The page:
The University of Illinois Develops Faster, More Efficient Point-of-Care Diagnostics With Fast Radius Using Carbon


  • Fast Radius went from idea to working diagnostic in 5 weeks
  • Tested 10 designs over four 24-hour design, test, and print cycles using RPU 70 material
  • New prototype design using the Carbon DLS process is 2x smaller than the previous 2D version, increasing portability

To meet the demand for point-of-care (POC) COVID-19 testing, a team from Fast Radius and the University of Illinois used the Carbon Digital Light Synthesis™ (Carbon DLS™) process to create a validated, design-patented prototype of a microfluidic diagnostic in a matter of weeks, saving years of development time compared to traditionally manufactured biomedical diagnostics.

“The Carbon DLS™ process allowed us to make significant progress with microfluidic diagnostics very quickly to address the need for POC testing. We designed these devices with 3D geometries that cannot be made with other manufacturing processes, using production-ready materials. Our microfluidic cartridge is ready for production after only five weeks of development.”Dr. Bill KingChief Scientist, Fast Radius

Compressing a Years-Long Product Development Cycle into Weeks

Efficient, accurate, and accessible COVID-19 testing is critical to identifying cases and informing strategies for reopening businesses and public spaces across the United States. However, hospitals and lab facilities often lack sufficient scale-up capacity to handle an increasing quantity of tests.

To fill the gap, companies are scrambling to produce fast, accurate, POC diagnostics that don’t need to be processed by skilled technicians. While microfluidic “lab on a chip” technology seems like a good candidate for portable, easy-to-use POC COVID-19 testing, these diagnostics usually take many years to develop. Moreover, microfluidic cartridges are typically prohibitively difficult and costly to manufacture.

Two years before the pandemic, researchers at Fast Radius and the University of Illinois realized that making microfluidic cartridges with additive manufacturing could dramatically accelerate diagnostics R&D and also save time and money in production. Once the coronavirus pandemic hit, the team quickly shifted focus to COVID-19 testing, producing a functional lab test in just five weeks.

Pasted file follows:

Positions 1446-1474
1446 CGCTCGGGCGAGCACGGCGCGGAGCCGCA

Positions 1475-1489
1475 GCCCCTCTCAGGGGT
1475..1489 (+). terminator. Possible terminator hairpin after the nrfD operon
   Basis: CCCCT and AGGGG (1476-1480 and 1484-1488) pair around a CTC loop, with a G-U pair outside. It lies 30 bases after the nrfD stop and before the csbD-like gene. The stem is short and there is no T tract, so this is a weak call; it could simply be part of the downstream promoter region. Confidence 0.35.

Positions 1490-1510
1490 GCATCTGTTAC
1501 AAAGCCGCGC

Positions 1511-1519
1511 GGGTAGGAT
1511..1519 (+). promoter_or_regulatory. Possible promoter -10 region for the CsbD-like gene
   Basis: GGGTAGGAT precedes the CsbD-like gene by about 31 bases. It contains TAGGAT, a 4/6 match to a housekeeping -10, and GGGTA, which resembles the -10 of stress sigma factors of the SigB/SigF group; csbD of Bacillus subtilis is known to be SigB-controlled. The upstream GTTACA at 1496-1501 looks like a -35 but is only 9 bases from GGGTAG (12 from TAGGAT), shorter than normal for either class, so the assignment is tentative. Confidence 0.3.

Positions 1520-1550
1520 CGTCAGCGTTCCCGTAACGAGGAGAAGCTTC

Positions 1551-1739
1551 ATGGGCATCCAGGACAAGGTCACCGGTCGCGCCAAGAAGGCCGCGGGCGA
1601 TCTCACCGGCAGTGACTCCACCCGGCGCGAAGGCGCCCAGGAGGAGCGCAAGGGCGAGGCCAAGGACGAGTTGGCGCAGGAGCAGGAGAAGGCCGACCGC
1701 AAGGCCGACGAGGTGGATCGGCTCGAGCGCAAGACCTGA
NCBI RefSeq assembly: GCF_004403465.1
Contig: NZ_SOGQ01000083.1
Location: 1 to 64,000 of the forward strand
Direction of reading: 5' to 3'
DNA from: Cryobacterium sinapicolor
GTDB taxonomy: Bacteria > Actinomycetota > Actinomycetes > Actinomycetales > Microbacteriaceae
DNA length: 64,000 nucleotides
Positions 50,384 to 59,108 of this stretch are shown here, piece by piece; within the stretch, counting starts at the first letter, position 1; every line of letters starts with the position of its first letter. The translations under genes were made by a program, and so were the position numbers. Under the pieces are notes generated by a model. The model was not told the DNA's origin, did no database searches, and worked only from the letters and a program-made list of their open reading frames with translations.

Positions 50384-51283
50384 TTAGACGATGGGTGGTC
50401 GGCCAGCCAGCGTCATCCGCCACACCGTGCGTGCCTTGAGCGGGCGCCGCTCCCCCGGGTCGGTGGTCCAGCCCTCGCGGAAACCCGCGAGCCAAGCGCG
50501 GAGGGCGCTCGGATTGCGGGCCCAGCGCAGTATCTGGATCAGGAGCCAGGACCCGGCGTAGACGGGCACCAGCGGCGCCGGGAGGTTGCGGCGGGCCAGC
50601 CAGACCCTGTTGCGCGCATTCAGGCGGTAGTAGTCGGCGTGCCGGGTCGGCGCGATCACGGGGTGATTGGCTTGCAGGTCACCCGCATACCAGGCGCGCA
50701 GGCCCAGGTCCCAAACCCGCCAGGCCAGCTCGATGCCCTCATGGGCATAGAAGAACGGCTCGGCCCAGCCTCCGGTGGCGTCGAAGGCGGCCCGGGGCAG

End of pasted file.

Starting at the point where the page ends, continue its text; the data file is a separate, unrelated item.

Fast, Flexible Product Development

Fast Radius has the advanced technology and materials expertise needed to make sensitive medical diagnostics. The manufacturing partner was able to carefully control the manufacturing process using the Carbon DLS™ process to achieve the high resolution and tolerances required for microfluidic devices. Further, the devices were made with Carbon RPU 70 material, a polyurethane that has the chemical stability necessary to conduct diagnostic chemistry with precision.

Figure 1 and 2: New microfluidic diagnostic created using the Carbon DLS process and RPU 70

Fast Radius designed the microfluidic cartridge so that the patient test sample and other chemical reagents can be loaded onto the device more easily than other cartridges on the market. Injection molding only allows for mixing channels to sit on the surface of the cartridge, but the new design created using the Carbon DLS process enabled the addition of an internal serpentine channel that allows fluid to move from the front to the back of the chip, resulting in better mixing performance than a 2D serpentine chip. The new design—created for COVID-19 detection and adaptable for other tests as well—is also less than half the size of the previous version, allowing for increased portability and easier testing outside of labs.

Figure 3: The addition of an internal serpentine channel, made possible by the Carbon DLS process, allows fluid to move from the front to the back of the chip, resulting in better mixing performance than a 2D serpentine chip, and at less than half the size

Microfluidic diagnostics devices can take years to get to market because manufacturing the intricate cartridges is a painstaking process. The patented and additively manufactured microfluidic device from Fast Radius was designed and validated in only five weeks. Engineers worked to design, print, and test approximately 10 iterations of the diagnostic in four 24-hour cycles with no need for costly tooling.

Making Point-of-Care Diagnostics Possible

Unlike a traditionally manufactured microfluidic cartridge, the test device Fast Radius manufactured can go into production with no further changes to its materials or design. Making a diagnostic with the Carbon DLS process doesn’t require the steep upfront expenditure for micro-injection molding tooling, which could save companies millions of dollars.

Figure 4: Parts created using the Carbon DLS process are production-ready, saving companies time and money

Learn more about RPU 70, the material that Fast Radius used, in this Ask an Additive Expert episode. If you’re interested in working with Fast Radius to go beyond traditional manufacturing methods via the Carbon DLS process, reach out to them at